After fighting and sneaking my way through every inch of the first two games in Rocksteady’s infamous Batman series I expected the final installment to end on the highest possible note. In the end Batman: Arkham Knight felt like Rocksteady simply wanted to be done with the trilogy and move on. The story’s major plot twist and other elements were lackluster at best.
So I had turned my hopes towards the post-release DLC to give the final piece of this epic trilogy what it was lacking. ‘Batgirl: A Matter of Family’ that released this week shot down those hopes; leaving me feeling like it and the games season pass were just a cash grab. The prequel story that puts players behind the cowl of Batgirl AKA Barbara Gordon was simply a let down.
The first place you’ll see problems in A Matter of Family is the combat. Where Arkham Knight’s main story is filled with options for sneaking or outright brawling Batgirl is linear. Your shoved into generic fights that you want to get through as fast as possible and never deal with again. Of course there are players who prefer a straight to the point experience like this; but that still isn’t what Rocksteady’s games are known for.
A Matter of Family’s storyline is just as frustrating, doing nothing to make up for those lackluster fight scenes. Being a prequel story starring Batgirl and Robin, two important characters to the Batman universe, there was plenty of material to work with. So why does A Matter of Family have no meaningful connection to the Arkham universe? Even the case that Batgirl had become Oracle by the time of Batman: Arkham Asylum and that her previous identity wasn’t a factor doesn’t hold water.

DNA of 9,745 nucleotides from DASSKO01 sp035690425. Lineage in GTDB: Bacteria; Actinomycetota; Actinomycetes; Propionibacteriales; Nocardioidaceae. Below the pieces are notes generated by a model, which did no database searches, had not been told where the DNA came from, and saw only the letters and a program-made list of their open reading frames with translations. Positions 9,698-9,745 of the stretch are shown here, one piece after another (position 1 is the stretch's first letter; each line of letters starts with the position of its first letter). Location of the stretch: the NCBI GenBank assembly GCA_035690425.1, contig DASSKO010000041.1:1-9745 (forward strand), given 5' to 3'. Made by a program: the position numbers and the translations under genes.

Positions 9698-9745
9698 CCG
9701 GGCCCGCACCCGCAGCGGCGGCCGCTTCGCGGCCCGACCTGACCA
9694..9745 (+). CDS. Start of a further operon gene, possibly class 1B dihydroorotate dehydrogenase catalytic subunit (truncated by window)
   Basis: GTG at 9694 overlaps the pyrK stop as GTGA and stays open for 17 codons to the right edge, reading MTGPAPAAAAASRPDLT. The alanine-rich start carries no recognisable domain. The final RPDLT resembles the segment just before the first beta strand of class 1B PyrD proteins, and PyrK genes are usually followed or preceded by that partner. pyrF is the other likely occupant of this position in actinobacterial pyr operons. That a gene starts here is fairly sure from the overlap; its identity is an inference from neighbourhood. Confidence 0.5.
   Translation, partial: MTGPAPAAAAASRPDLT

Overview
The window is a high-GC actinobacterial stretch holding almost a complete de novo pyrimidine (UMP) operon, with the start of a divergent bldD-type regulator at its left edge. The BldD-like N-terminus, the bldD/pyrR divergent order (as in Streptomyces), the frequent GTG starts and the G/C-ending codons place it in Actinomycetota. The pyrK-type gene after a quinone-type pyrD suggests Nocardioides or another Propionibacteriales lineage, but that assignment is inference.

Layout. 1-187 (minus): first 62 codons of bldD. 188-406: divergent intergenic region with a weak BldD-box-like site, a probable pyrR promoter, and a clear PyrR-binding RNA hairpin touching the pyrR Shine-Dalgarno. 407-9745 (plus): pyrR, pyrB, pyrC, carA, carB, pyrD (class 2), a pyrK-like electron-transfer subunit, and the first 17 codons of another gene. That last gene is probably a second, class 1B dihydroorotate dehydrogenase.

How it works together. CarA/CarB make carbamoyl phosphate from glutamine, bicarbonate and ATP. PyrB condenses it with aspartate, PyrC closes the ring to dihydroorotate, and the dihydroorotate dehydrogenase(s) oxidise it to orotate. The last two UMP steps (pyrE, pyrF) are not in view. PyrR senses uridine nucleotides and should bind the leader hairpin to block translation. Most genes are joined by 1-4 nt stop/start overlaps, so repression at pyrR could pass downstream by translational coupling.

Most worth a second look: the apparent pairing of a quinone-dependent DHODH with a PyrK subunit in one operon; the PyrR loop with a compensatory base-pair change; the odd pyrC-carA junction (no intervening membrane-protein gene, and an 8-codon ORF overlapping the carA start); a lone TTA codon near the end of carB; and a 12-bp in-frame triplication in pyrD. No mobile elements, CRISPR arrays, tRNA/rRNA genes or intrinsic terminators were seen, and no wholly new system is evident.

Granted this a stand alone piece of DLC so we can expect massive additions to the storyline but some type of connection could have been made. The dynamic between Batgirl and Robin, which is admittedly fun to take advantage of with Dual Play, also feels like a missed opportunity. At no point does the story take time to dive into it despite countless chances to do so.
Admittedly A Matter of Family has its good points including unique collectibles and demented amusement park settings but those don’t make up for its failings. At an hour-long its hard to justify its $10 stand-alone price tag or it being part of the $40 season pass. When gamers pick up a piece of DLC they expect it to add a fair amount of length and content to justify its price. A Matter of Family doesn’t give players any of that making it tough to recommend and tougher to see it as anything but a hollow cash grab.